Included within the bill, the Biden Administration will provide nearly $2.5 billion in funding to states and territories to address the nation’s mental illness and addiction crisis.
On Thursday, March 11, 2021, President Biden signed the $1.9 trillion American Rescue Plan Act of 2021 (H.R. 1319) into law, finalizing an early policy goal that would send much-needed aid to millions of Americans still struggling from the COVID-19 pandemic. Included within the bill, the Biden Administration will provide nearly $2.5 billion in funding to states and territories to address the nation’s mental illness and addiction crisis. Below are many of the mental health provisions included in the legislation:
- $20 million towards mental health programs for health care professionals and first responders to be administered by the Centers for Disease Control and Prevention (CDC).
- $10 million for grants to address the problems of high-risk or medically underserved persons who experience violence-related stress.
- $30 million towards prioritizing mental health needs of regional and national significance with respect to advancing wellness and resiliency in education.
- $20 million for carrying out Youth Suicide Prevention Programs.
- $100 million for purposes of carrying out mental and behavioral health education and training grants.
- $80 million for fiscal year 2021, for mental health programs administered by the Health Resources and Services Administration (HRSA). This provision requires HRSA, in awarding funds, to consider the needs of rural and medically underserved communities as well as awarding grants or contracts to health professions schools, academics health centers, State or local governments, Indian Tribes and Tribal organizations, or other appropriate public or private nonprofit entities.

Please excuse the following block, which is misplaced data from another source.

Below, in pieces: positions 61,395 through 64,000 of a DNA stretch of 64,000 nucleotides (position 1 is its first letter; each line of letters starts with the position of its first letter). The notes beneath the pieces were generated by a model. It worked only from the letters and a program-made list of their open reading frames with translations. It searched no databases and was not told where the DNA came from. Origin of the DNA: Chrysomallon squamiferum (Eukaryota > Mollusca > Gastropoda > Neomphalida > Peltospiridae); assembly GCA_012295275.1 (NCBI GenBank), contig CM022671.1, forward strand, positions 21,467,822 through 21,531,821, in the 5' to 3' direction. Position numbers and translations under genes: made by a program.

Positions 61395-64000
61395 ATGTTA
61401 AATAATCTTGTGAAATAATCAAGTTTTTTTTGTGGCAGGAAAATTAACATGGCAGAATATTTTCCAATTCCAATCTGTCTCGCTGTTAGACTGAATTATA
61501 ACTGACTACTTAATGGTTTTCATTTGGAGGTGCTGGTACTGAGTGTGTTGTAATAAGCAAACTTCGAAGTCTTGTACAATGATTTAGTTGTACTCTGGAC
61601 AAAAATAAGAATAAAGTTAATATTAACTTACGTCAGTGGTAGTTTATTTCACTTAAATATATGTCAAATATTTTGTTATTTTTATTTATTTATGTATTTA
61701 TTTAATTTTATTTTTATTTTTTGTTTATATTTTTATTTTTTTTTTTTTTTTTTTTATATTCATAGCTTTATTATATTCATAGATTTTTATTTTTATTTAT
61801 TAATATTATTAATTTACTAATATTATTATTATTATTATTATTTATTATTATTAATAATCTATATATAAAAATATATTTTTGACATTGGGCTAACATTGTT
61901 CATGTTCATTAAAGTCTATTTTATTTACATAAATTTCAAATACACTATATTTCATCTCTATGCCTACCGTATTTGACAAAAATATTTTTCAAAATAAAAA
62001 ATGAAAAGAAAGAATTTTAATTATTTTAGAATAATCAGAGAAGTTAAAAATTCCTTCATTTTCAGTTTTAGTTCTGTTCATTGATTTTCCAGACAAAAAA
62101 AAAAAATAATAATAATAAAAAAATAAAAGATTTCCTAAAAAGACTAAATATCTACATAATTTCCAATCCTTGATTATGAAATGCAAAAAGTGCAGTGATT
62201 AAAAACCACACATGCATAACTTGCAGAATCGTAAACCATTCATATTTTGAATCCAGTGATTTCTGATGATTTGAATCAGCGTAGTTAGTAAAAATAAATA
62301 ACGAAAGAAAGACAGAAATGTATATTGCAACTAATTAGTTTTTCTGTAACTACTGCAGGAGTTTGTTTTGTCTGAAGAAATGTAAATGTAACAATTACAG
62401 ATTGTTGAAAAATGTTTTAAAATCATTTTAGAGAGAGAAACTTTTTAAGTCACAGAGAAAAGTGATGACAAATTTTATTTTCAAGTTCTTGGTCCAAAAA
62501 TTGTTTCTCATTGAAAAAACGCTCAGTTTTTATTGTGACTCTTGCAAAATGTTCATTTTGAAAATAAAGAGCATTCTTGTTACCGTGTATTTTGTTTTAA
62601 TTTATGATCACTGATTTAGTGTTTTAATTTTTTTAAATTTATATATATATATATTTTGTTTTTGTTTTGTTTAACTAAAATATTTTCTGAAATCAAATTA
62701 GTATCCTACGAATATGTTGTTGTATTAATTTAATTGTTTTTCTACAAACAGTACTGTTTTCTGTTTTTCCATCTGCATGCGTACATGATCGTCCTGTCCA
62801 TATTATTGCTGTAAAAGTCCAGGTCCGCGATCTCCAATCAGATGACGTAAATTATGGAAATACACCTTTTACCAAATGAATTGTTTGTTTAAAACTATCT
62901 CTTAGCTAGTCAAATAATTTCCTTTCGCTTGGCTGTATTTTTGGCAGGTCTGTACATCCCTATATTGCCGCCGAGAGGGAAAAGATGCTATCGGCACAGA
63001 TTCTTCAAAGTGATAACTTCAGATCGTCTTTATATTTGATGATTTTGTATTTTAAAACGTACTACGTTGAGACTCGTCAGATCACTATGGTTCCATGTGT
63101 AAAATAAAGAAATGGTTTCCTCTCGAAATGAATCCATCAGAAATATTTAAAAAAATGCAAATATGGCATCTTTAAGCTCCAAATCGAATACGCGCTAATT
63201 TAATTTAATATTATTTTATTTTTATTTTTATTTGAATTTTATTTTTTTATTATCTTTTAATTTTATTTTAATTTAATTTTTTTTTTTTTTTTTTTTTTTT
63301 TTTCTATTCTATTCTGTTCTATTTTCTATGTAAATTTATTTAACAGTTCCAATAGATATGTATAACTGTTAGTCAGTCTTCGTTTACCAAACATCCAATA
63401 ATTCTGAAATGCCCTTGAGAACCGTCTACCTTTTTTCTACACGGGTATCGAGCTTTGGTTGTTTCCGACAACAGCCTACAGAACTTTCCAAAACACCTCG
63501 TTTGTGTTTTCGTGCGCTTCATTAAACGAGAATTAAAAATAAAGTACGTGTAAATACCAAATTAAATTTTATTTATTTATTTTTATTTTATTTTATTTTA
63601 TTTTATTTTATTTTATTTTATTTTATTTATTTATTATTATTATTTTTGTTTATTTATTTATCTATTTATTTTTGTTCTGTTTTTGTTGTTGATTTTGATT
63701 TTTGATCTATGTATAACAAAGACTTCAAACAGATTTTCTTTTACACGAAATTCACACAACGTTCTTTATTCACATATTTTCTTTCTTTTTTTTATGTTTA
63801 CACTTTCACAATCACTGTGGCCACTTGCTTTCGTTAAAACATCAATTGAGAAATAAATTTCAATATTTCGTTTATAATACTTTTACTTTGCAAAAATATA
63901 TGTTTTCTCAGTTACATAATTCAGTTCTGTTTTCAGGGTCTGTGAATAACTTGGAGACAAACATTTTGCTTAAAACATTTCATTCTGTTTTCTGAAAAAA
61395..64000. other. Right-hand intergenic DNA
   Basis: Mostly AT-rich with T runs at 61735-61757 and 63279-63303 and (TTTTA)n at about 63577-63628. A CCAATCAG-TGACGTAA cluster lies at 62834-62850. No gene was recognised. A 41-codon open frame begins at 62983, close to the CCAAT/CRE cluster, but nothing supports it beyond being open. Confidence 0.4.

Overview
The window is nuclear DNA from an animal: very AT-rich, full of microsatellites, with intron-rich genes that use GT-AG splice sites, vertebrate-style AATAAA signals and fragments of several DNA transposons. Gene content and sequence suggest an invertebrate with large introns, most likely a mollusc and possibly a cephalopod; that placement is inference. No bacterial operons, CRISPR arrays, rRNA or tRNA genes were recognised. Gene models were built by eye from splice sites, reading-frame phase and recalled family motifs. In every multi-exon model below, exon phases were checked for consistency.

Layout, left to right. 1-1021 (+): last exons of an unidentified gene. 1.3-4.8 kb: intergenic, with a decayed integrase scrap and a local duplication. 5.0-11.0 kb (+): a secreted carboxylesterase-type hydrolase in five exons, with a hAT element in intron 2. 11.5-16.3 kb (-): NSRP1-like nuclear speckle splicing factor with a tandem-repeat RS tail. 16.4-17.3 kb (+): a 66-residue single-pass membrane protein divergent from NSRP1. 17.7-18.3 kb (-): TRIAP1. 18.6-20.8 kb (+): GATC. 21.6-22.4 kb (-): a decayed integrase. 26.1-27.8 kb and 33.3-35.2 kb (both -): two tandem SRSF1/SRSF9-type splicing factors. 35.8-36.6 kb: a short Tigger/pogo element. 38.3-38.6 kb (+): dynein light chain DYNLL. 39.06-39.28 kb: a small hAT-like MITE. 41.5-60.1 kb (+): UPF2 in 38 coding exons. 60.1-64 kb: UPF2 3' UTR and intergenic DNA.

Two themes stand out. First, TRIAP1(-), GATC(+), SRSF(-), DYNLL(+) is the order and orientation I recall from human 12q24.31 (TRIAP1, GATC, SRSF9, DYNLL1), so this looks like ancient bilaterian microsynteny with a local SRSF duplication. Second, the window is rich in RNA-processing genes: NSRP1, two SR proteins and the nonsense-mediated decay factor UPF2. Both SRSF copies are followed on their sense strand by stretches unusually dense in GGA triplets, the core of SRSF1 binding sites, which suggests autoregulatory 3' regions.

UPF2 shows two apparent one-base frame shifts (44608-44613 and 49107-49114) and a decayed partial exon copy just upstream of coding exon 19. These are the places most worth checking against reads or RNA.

- $40 million towards mental health programs for health workforce professionals, to be administered by HRSA, to use the funds to award grants or contracts to entities providing health care, including health care provider associations and Federally qualified health centers, to establish, enhance, or expand evidence-informed programs or protocols to promote mental and behavioral health among their providers.
- $50 million for mental health programs to be administered by the Assistant Secretary for Mental Health and Substance Use. The provisions direct the Secretary to use these funds to award grants to State, local, Tribal, and territorial governments, Tribal organizations, nonprofit community-based entities, and primary and behavioral health organizations to address increased community behavioral health needs worsened by the COVID-19 public health emergency.
- $80 million to the Secretary of HHS for fiscal year 2021, in addition to amounts otherwise available and out of any money in the Treasury not otherwise appropriated, to remain available until expended, for carrying out pediatric mental health care access grants.
- $420 million, to remain available until expended, for grants to communities and community organizations that meet the criteria for Certified Community Behavioral Health Clinics.
- $30 million for infectious disease prevention programs among individuals with substance use disorder.
ACA will continue to monitor the progress of the law and will report any future developments that may support the counseling profession to ACA membership. If you have questions or would like to become involved in ACA’s advocacy efforts, please reach out to the ACA Government Affairs and Public Policy Team at firstname.lastname@example.org.